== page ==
IAPT at 10 celebrates the achievements of the many thousands of NHS staff who have led and supported the creation and expansion of an evidence-based talking therapies service which, since 2008, has helped people with depression or anxiety to recover and get on with their lives.
From small beginnings, the Improving Access to Psychological Therapies (IAPT) programme has grown and now treats more than one million people a year in England. For every month in 2017 and 2018, patient recovery rates were around 50% or above and two-thirds or more of people showed an improvement in their condition.
To recognise the achievements of a ground-breaking programme which has transformed the treatment of common mental health problems, and is now studied by other countries, NHS England invited staff and service users to join some of the key figures behind IAPT to a celebratory event. This was an occasion to say thank you to all those working in talking therapies for what they have done so far for the NHS and service users.
The celebration of the first 10 years of IAPT is also an opportunity to look to the future and give a clear signal about what more can be achieved for people’s mental health. NHS England will continue to expand access to IAPT services for adults and older adults with common mental health problems, with a focus on those with long-term conditions. By 2023/24 an additional 380,000 adults and older adults will be able to access NICE-approved talking therapies. This expansion of IAPT will ensure many more people recover from their mental health problems, and it will help reduce the physical healthcare costs incurred by people with common mental health conditions. Read the NHS Long Term Plan for more information.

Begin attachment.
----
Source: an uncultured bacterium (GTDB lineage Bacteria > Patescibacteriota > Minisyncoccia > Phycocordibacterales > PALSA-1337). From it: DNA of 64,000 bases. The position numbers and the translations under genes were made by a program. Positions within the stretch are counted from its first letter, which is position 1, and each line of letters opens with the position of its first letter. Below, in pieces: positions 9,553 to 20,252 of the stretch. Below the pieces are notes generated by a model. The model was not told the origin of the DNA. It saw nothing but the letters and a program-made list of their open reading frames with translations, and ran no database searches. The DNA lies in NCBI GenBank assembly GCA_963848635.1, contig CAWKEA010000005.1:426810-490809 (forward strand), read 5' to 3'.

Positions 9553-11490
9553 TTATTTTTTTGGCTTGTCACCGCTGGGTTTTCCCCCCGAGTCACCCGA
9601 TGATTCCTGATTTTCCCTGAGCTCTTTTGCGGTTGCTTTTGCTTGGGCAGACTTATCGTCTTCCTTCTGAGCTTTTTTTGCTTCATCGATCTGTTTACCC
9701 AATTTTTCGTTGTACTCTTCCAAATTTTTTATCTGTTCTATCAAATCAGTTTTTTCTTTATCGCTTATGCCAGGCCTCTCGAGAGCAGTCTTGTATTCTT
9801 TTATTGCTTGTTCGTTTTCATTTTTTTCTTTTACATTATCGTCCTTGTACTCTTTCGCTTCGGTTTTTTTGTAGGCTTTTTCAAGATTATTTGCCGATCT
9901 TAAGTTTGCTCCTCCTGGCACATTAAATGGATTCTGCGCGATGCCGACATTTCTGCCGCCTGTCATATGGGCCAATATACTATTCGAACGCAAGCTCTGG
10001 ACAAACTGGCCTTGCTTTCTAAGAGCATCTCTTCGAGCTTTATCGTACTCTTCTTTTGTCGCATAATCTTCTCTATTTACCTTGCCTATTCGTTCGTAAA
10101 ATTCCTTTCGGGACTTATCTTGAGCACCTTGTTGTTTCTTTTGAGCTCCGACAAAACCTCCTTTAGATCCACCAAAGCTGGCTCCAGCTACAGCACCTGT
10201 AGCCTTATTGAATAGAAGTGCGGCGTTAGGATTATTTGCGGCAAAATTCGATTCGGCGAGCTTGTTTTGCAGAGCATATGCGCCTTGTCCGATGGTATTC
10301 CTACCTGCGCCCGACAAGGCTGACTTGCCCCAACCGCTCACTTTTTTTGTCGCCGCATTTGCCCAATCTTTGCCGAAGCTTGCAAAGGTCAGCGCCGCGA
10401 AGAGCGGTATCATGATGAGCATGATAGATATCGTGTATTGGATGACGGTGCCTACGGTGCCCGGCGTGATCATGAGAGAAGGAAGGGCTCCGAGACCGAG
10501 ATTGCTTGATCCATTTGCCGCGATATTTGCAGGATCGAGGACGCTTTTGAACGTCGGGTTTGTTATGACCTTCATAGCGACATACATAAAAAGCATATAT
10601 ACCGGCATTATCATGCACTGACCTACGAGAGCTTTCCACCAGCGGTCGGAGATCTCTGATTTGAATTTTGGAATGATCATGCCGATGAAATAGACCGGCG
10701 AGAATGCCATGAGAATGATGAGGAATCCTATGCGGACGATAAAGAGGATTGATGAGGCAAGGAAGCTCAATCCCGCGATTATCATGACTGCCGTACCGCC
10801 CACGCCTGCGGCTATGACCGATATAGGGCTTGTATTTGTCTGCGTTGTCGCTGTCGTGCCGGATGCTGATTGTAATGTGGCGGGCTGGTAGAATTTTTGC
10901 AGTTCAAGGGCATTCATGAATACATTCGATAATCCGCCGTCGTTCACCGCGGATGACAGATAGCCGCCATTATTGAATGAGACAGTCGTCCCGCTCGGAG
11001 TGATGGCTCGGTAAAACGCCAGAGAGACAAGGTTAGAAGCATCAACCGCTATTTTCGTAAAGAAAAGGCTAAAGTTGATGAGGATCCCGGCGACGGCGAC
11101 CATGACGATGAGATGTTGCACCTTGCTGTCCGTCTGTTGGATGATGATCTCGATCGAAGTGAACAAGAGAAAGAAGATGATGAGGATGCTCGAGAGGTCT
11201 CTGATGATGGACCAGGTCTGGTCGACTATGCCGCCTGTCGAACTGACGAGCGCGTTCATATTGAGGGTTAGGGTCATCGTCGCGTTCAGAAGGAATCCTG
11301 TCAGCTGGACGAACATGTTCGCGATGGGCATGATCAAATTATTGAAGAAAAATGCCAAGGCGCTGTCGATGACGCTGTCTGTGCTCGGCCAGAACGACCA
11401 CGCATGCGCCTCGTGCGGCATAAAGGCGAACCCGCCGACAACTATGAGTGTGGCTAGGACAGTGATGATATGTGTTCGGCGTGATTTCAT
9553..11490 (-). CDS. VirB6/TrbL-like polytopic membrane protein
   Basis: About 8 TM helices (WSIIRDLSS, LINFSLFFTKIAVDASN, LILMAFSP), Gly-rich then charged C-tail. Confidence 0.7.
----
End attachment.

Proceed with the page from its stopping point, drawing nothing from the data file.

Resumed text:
IAPT at 10 blogs
Professor David M Clark, National Clinical and Informatics Advisor for IAPT and one of its architects, looks back at the evolution of the talking therapies programme and how its future expansion is set to benefit even more people. Read more >>
Rebecca Hughes, Service Lead at Insight Healthcare in West Yorkshire, joined the IAPT programme in its early years. She gives her perspective on the growth of the programme along with Employment Advisor and recovered former service user Karla. Read more >>